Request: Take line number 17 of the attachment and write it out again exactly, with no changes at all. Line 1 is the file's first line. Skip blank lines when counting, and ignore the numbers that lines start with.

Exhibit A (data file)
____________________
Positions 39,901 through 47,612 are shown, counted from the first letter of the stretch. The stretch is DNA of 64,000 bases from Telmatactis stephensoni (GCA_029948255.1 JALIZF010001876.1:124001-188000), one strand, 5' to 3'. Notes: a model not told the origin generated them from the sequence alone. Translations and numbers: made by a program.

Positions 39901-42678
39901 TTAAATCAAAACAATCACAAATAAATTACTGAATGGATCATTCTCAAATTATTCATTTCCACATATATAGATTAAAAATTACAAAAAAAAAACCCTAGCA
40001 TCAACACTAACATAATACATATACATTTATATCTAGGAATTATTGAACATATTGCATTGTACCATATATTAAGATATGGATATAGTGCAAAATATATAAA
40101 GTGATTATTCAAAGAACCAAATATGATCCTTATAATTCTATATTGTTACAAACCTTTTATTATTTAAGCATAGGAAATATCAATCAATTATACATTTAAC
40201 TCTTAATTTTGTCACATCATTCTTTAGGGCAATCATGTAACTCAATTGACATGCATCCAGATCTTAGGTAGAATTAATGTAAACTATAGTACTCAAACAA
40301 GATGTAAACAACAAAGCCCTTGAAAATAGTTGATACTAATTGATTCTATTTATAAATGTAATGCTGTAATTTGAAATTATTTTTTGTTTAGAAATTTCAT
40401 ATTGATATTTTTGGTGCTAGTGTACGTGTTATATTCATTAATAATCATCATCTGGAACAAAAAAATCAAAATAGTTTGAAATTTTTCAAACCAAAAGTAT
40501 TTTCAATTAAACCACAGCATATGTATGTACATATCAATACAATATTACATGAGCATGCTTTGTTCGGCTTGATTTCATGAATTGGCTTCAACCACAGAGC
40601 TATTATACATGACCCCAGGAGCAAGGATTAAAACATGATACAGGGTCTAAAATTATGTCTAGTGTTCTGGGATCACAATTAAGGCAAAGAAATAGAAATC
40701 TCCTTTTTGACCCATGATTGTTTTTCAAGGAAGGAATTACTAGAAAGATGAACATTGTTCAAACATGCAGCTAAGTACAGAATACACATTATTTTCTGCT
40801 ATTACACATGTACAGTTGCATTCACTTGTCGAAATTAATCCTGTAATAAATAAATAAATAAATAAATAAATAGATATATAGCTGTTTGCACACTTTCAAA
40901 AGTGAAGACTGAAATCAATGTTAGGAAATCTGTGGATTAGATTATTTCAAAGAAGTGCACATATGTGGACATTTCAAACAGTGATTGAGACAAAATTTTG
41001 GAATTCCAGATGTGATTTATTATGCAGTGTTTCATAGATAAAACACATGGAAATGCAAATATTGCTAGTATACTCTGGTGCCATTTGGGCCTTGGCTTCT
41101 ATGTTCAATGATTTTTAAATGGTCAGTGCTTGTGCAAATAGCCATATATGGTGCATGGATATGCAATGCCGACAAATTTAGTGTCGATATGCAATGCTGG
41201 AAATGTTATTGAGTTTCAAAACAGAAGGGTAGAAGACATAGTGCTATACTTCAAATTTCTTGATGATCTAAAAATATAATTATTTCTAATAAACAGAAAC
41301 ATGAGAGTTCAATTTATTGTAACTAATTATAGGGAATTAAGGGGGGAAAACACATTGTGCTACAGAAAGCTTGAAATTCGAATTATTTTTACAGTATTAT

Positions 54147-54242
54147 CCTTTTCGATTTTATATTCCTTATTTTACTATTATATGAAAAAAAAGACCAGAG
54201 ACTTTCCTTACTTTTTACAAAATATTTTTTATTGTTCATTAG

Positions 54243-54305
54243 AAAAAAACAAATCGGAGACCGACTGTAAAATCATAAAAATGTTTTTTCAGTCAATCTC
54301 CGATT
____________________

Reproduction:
41301 ATGAGAGTTCAATTTATTGTAACTAATTATAGGGAATTAAGGGGGGAAAACACATTGTGCTACAGAAAGCTTGAAATTCGAATTATTTTTACAGTATTAT